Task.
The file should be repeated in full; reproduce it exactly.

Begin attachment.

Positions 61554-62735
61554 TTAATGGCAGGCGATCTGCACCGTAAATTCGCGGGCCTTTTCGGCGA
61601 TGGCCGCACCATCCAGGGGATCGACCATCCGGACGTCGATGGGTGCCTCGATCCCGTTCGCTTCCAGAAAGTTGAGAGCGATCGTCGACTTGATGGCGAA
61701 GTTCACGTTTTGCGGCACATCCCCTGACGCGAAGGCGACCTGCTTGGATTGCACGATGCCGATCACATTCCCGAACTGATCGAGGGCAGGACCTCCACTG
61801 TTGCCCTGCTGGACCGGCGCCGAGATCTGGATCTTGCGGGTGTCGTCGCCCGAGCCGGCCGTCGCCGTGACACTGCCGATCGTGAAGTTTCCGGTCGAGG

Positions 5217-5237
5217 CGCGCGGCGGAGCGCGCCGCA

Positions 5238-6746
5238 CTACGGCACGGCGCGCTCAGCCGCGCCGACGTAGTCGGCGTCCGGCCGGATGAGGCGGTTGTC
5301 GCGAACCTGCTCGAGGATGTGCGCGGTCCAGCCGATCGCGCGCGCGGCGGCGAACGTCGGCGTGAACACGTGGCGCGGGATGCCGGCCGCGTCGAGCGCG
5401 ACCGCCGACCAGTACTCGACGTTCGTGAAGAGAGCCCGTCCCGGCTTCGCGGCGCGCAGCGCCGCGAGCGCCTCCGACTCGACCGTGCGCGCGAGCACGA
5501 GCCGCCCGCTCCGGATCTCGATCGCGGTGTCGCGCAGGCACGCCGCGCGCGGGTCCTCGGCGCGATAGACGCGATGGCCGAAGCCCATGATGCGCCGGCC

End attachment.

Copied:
Positions 61554-62735
61554 TTAATGGCAGGCGATCTGCACCGTAAATTCGCGGGCCTTTTCGGCGA
61601 TGGCCGCACCATCCAGGGGATCGACCATCCGGACGTCGATGGGTGCCTCGATCCCGTTCGCTTCCAGAAAGTTGAGAGCGATCGTCGACTTGATGGCGAA
61701 GTTCACGTTTTGCGGCACATCCCCTGACGCGAAGGCGACCTGCTTGGATTGCACGATGCCGATCACATTCCCGAACTGATCGAGGGCAGGACCTCCACTG
61801 TTGCCCTGCTGGACCGGCGCCGAGATCTGGATCTTGCGGGTGTCGTCGCCCGAGCCGGCCGTCGCCGTGACACTGCCGATCGTGAAGTTTCCGGTCGAGG

Positions 5217-5237
5217 CGCGCGGCGGAGCGCGCCGCA

Positions 5238-6746
5238 CTACGGCACGGCGCGCTCAGCCGCGCCGACGTAGTCGGCGTCCGGCCGGATGAGGCGGTTGTC
5301 GCGAACCTGCTCGAGGATGTGCGCGGTCCAGCCGATCGCGCGCGCGGCGGCGAACGTCGGCGTGAACACGTGGCGCGGGATGCCGGCCGCGTCGAGCGCG
5401 ACCGCCGACCAGTACTCGACGTTCGTGAAGAGAGCCCGTCCCGGCTTCGCGGCGCGCAGCGCCGCGAGCGCCTCCGACTCGACCGTGCGCGCGAGCACGA
5501 GCCGCCCGCTCCGGATCTCGATCGCGGTGTCGCGCAGGCACGCCGCGCGCGGGTCCTCGGCGCGATAGACGCGATGGCCGAAGCCCATGATGCGCCGGCC